Alabama DC says Nick Saban showing no signs of retirement


LOS ANGELES — Alabama defensive coordinator Kevin Steele knew the question was coming, and he was ready.

So were the Crimson Tide’s defensive players at Friday’s media availability for the College Football Playoff Semifinal at the Rose Bowl Game presented by Prudential.

Steele, in his third stint working for Nick Saban, was asked whether his 72-year-old boss might be inclined to walk it off into retirement if he wins his next two games, beginning with Michigan on Monday, and captures his seventh national championship at Alabama.

“Wow,” a grinning Steele said with emphasis.

Steele, with 39 years of coaching experience, wasn’t about to wade blindly into that one, but he was quickly reminded by a reporter that that narrative was out there.

“I’ve heard it. So, yeah, it’s always going to be out there, and I will tell you this: Nobody knows that answer except for him,” Steele said.

The answer Steele does know is that Saban, in his 17th season at Alabama, never deviated from his renowned “process” earlier this season — after the home loss to Texas in Week 2 and the ugly road win over South Florida a week later — when media, fans and even some former players were suggesting that Alabama’s season was all but over and that perhaps Saban’s best days were behind him.

“I think people forget, and I’ve seen it, that he has an uncanny ability to know what each team needs, what each group of guys need and what each side of the ball needs,” Steele said. “And now, it’s expected that you’re going to win every game at Alabama, and when you have a game where you don’t win, then all the focus … well, it must be gone. The mystique must be gone [Steele said, pointing to a reporter]. That’s your word, and he has an uncanny ability to manage that.”

Alabama’s players said any talk of Saban retiring was probably rooted in other schools and fans hoping that might happen.

“He always says, ‘Why would I walk away, and do what?’ ” said senior defensive lineman Justin Eboigbe, who arrived on Alabama’s campus in 2019. “It’s like the first day I came in. He’s still got the same fire and passion, and I truly believe him. I remember when I was getting recruited, people were saying that he was going to walk away, and he still hasn’t.”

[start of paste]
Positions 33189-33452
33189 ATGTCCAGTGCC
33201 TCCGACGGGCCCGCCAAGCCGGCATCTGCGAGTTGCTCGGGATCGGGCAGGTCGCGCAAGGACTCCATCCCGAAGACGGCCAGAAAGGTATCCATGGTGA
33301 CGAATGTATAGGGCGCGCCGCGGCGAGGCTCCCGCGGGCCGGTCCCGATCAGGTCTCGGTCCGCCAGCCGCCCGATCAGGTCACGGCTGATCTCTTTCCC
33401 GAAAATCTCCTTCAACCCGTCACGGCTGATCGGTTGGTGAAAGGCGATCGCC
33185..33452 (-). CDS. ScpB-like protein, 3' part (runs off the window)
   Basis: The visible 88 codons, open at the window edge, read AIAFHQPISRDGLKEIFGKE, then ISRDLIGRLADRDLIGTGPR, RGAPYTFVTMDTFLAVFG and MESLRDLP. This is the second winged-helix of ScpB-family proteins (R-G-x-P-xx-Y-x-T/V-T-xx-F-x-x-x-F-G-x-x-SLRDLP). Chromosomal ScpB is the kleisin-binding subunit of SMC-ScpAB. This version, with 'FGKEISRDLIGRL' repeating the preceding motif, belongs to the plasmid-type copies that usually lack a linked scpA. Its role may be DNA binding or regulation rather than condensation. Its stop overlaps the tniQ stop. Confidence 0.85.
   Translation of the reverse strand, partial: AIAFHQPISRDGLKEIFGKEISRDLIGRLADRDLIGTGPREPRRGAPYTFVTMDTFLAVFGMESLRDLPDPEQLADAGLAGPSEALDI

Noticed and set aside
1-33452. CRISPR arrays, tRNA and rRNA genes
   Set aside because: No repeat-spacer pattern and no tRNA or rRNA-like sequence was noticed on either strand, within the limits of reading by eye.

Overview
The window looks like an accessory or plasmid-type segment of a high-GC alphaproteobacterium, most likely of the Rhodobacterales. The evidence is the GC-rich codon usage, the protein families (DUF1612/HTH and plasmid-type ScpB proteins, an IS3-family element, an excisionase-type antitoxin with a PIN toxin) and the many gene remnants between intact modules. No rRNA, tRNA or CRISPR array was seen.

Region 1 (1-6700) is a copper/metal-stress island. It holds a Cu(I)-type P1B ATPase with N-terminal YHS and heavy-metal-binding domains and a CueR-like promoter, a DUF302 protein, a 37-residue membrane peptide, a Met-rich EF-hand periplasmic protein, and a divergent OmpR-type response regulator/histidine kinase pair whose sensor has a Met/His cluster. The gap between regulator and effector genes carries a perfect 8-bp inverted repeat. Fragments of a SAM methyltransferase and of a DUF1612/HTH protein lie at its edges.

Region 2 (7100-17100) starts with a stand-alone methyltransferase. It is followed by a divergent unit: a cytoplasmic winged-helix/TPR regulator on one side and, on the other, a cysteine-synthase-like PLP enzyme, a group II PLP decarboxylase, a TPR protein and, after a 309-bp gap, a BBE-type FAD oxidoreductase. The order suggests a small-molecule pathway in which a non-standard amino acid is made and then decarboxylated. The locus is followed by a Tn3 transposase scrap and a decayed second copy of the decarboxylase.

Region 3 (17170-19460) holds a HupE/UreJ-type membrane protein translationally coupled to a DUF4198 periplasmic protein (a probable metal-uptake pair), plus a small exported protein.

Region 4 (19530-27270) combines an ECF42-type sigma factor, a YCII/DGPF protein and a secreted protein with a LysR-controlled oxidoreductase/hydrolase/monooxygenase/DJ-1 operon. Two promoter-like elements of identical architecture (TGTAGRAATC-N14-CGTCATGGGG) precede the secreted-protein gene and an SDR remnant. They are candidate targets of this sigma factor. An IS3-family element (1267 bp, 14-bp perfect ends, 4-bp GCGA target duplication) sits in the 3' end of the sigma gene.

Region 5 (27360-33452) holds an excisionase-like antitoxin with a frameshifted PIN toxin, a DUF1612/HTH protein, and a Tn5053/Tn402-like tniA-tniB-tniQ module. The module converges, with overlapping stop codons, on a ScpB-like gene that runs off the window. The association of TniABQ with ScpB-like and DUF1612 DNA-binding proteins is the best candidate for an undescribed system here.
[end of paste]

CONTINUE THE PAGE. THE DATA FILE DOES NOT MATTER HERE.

Any time a coach reaches his 70s, the retirement discussion is going to invariably surface, but Saban has always been one to live in the moment. That’s certainly not going to change now with the stage as big as ever.

“I’ve always said that if you’re thinking about retirement, you’re probably already retired, and I’m not there yet,” Saban told ESPN last month.

Saban’s remarkable consistency can be defined in many ways, but right up there at the top is that Alabama has never gone more than two years without winning a national championship since he was hired in 2007. The Tide have a chance to continue that streak this season.

Junior outside linebacker Dallas Turner, the SEC Defensive Player of the Year, said Saban’s steadiness and belief in the team after the shaky play early in the season set the tone for Alabama’s 11-game streak.

“It always hurts losing, especially at home, but honestly there was never really any panic,” Turner said. “It was just like a moment where we just had to tighten up as a defense, had to get things right, and it was a reevaluating moment for us as a team.”

Turner said anyone suggesting at that point that Saban had lost his edge as a coach was woefully out of touch.

“A lot of those people saying that never played football before, but it is what it is. People talk,” Turner said.

Steele, who has known Saban since 1985, said Saban probably did his best work in keeping everybody in the program grounded and focused after the Crimson Tide started to have some success following their slow start.

“People don’t understand the process. It’s the same every Sunday [after games] whether we win by 40 or if we had a hiccup,” Steele said. “It’s all about the technical improvement of the players, and so it really wasn’t any different. I mean, we’re not a staff that comes in and wins by 40 and everybody’s sitting around eating doughnuts and drinking coffee and laughing and we start the meeting 40 minutes late just because we had a big win.

“I mean, Sundays at the University of Alabama, that’s gone. The 24-hour rule … that’s over.”

So no ranting from Saban after that Texas loss?

“I wouldn’t say ranting. That’s not correct, but stern instruction,” Steele said, smiling.

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